Baruj Benacerraf

National Medal of Science

Biological Sciences

For his fundamental contributions to the understanding of the immune system, including much of the work which forms the basis of knowledge of transplantation immunology and regulatory function in the immune response.

For his fundamental contributions to the understanding of the immune system, including much of the work which forms the basis of knowledge of transplantation immunology and regulatory function in the immune response.

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Birth
October 29, 1920
Age Awarded
70
Country of Birth
Venezuela
Key Contributions
Discover Ir Genes Involved In Transplant Rejection
Awarded by
George H. W. Bush
Education
Virginia Commonwealth University
Columbia University
Areas of Impact
Health & Medicine
Affiliations
Harvard Medical School
Other Prizes
Nobel Prize
B

Baruj Benacerraf’s father had hoped he would one day take over the family textile business in Caracas, Venezuela, where Benacerraf was born in 1920, but fate had other plans. As a child with bronchial asthma, Benacerraf held a lifelong fascination with immunology, and eventually unraveled the genetic codes that determine why certain individuals contract diseases while others do not.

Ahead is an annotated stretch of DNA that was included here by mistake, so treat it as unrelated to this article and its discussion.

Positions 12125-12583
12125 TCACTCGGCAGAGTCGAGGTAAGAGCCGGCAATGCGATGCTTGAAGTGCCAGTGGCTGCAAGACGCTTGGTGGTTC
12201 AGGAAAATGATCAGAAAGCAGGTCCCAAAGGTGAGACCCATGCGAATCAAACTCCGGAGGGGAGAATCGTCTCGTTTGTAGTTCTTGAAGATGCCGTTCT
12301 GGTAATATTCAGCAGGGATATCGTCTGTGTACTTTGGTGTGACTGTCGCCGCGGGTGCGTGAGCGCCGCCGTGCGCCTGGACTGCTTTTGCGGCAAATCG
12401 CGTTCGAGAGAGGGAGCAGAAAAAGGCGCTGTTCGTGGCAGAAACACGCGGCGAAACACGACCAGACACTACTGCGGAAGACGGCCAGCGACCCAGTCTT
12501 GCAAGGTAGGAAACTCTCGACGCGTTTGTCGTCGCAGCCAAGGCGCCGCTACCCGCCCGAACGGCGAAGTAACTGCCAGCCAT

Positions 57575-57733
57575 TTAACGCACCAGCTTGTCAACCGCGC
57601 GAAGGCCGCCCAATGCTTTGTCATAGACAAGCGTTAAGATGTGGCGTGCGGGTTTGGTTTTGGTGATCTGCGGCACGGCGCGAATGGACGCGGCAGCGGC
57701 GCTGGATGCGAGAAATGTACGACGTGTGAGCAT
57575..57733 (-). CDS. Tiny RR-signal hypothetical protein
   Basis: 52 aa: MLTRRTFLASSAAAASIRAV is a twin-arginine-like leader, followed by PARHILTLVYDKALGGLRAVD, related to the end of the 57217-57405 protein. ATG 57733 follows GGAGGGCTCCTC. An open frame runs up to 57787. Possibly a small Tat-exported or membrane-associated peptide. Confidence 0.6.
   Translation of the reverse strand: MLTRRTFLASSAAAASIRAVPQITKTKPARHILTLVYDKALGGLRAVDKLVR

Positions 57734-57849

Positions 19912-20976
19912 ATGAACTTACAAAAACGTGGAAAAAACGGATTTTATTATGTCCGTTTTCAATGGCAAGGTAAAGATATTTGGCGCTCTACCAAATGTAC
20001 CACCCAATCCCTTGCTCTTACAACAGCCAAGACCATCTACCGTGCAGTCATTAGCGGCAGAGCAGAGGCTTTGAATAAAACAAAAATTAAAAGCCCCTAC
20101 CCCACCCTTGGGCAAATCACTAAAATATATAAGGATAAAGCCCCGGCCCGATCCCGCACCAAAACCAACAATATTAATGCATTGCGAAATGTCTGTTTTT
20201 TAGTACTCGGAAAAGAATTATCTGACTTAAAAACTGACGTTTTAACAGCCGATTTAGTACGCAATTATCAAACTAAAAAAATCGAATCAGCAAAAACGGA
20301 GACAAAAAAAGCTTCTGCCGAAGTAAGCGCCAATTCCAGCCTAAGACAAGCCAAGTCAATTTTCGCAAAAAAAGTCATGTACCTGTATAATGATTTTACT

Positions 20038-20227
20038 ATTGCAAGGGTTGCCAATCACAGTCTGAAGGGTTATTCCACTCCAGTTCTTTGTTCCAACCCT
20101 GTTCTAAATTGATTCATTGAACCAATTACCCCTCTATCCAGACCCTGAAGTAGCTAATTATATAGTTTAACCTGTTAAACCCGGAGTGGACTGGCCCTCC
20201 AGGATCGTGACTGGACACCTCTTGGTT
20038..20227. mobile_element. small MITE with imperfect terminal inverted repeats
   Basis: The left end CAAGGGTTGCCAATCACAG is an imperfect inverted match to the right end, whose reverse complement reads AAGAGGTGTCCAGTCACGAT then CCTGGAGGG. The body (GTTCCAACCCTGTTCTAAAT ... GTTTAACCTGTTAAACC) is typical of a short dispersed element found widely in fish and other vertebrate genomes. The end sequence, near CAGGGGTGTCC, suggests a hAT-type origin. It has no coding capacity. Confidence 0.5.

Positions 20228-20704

Benacerraf bounced between Venezuela, France and the United States during his childhood and early professional life, thanks to a combination of war, business interests and a struggle — both as an immigrant and a Jew — to establish a career. As a professor at New York University in the 1960s, Benacerraf injected a number of guinea pigs with a foreign substance, discovering that the immune systems in nearly half of the animals failed to respond. He later pinpointed the genetic variation responsible, concluding that the vulnerabilities were hereditary. The knowledge opened the door for a wave of new genetic epiphanies, and allowed doctors to better understand why organ transplants fail in certain patients.

By Lauren Clason

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